ROADWAY EXPRESS, INC.
SAMMY T. ROBERTSON
Session: Date July 8, 2014
Appeal from the Circuit Court for Bradley County No. V13615 J. Michael Sharp, Judge
Stephen K. Heard and Adam O. Knight, Nashville, Tennessee, for the appellant, Roadway Express, Inc.
Robert G. Norred, Jr., Cleveland, Tennessee, for the appellee, Sammy T. Robertson.
D. Michael Swiney, J., delivered the opinion of the Court, in which Charles D. Susano, Jr., C.J., and Thomas R. Frierson, II, J., joined.
D. MICHAEL SWINEY, JUDGE
This case has its origins in a workers' compensation claim. Robertson, a Roadway worker, filed a workers' compensation claim related to a 2005 injury. The parties reached a settlement in 2008. Under the settlement, Robertson was granted lifetime future authorized medical treatment pursuant to Tenn. Code Ann. § 50-6-204.
At one point, Robertson sought to have a surgical procedure performed on his lumbar spine. Robertson went through a utilization review process regarding the procedure. The utilization review physician ruled that the procedure was not warranted at that time. Robertson appealed this ruling to the Tennessee Department of Labor Medical Director. The Director ratified the decision of the utilization review physician.
Robertson filed a petition in the Trial Court seeking to compel Roadway to pay for the surgical procedure. Roadway responded, arguing that all administrative remedies had not yet been exhausted as required. The Trial Court ruled in favor of Robertson and ordered Roadway to pay for the procedure. Roadway complied with the Trial Court's order, and the total amount ultimately paid towards Robertson's treatment came to $152, 511.59. In the meantime, Roadway appealed the Trial Court's order to the Tennessee Supreme Court Special Workers' Compensation Appeals Panel. The Panel, in vacating the Trial Court's order, concluded as follows:
In sum, we conclude that, based on statutory provisions and rules noted herein, parties are required to exhaust the benefit review conference process as a condition precedent to filing suit. It is undisputed that a request for a benefit review conference was not filed in this case. The benefit review process was never initiated and, therefore, was never exhausted; consequently, the trial court did not have subject matter jurisdiction to hear the case, and Employee's petition should be dismissed.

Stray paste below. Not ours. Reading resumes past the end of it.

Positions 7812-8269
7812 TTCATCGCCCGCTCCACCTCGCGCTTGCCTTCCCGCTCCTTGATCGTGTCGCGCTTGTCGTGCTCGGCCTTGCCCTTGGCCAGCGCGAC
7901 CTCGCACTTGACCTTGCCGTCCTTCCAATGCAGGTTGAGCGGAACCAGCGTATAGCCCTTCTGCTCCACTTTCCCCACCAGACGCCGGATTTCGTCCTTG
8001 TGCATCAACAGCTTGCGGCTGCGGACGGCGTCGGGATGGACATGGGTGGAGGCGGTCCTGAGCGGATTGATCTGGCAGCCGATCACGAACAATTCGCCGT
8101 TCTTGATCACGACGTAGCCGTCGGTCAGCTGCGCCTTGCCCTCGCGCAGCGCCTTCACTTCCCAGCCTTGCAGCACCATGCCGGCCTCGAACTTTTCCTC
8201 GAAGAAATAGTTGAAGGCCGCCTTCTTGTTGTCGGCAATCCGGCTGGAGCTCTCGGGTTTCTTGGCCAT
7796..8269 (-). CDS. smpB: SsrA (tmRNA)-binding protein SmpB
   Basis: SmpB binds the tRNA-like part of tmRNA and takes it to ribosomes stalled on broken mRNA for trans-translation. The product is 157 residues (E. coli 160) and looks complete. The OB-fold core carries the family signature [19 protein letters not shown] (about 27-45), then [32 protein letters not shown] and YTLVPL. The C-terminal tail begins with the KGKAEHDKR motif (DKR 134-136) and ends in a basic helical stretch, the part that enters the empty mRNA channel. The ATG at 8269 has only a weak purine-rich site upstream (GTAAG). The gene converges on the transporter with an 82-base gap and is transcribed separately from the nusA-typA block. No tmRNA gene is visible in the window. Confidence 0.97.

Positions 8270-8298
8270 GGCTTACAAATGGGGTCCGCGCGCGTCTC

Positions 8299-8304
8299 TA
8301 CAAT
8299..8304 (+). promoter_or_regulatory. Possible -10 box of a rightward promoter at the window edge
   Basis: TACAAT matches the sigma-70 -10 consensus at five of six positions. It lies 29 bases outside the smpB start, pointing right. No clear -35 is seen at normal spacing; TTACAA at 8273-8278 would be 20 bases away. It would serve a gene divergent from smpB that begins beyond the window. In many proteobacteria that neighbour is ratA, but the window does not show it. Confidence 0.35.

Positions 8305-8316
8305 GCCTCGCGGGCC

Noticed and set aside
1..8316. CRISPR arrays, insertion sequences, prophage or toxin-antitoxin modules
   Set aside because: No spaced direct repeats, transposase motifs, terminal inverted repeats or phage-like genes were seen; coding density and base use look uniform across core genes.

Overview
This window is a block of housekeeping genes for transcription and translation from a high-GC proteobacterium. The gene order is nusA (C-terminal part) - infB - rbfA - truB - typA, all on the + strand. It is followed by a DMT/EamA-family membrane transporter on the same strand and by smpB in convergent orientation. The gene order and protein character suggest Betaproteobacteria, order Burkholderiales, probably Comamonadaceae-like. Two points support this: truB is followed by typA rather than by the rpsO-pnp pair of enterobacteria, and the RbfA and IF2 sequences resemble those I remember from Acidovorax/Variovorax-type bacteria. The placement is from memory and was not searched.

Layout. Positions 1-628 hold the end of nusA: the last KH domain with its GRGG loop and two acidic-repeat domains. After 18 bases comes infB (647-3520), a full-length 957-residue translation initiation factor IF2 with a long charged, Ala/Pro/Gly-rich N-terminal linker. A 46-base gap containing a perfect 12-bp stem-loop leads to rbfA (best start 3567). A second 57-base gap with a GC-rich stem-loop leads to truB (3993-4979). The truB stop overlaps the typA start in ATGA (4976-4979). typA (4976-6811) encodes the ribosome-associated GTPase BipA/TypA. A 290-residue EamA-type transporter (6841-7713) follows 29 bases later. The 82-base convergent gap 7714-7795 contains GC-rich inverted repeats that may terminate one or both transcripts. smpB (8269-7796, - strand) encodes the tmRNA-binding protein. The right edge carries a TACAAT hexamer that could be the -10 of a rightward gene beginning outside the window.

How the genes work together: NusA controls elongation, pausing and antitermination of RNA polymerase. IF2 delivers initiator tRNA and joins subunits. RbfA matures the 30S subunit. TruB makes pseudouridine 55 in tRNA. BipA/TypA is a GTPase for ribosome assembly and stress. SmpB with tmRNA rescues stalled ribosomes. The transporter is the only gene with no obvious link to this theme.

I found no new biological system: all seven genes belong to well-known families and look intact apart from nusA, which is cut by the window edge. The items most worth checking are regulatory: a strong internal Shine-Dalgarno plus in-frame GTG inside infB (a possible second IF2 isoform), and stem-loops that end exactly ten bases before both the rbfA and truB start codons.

Robertson v. Roadway Exp., Inc., No. E2011-01384-WC-R3-WC, 2012 WL 2054170, at *7 (Tenn. Workers Comp. Panel June 8, 2012).
In August 2013, Roadway filed the instant suit seeking reimbursement for the sums that it had paid for Robertson's procedure as required by the Trial Court's earlier invalid order. Robertson filed an answer and counterclaim. Robertson also filed a motion to dismiss, stating in part that he sought "a determination that the trial court lacks subject matter jurisdiction to provide some type of repayment under the Tennessee Workers' Compensation Act since the parties have not exhausted or initiated the benefit review process." Roadway argued in response that their suit did not sound in workers' compensation but rather was a common law action for reimbursement of sums paid under an erroneous court order. In November 2013, the Trial Court entered an order granting Robertson's motion to dismiss. In its order, the Trial Court stated the following:
This cause came on to be heard before the Honorable Michael Sharp on October 4, 2013, upon the Defendant Sammy T. Robertson's Motion to Dismiss. After argument of counsel, the Court finds that the Plaintiff's Complaint falls within the Tennessee Workers' Act and that the parties have to submit to a Benefit Review Conference prior to the filing of this complaint. Therefore, since the parties have not submitted to a Benefit Review Conference prior to the filing of the Complaint, it is hereby ORDERED, ADJUDGED AND DECREED that the Defendant's motion to dismiss shall be granted and the Plaintiff's ...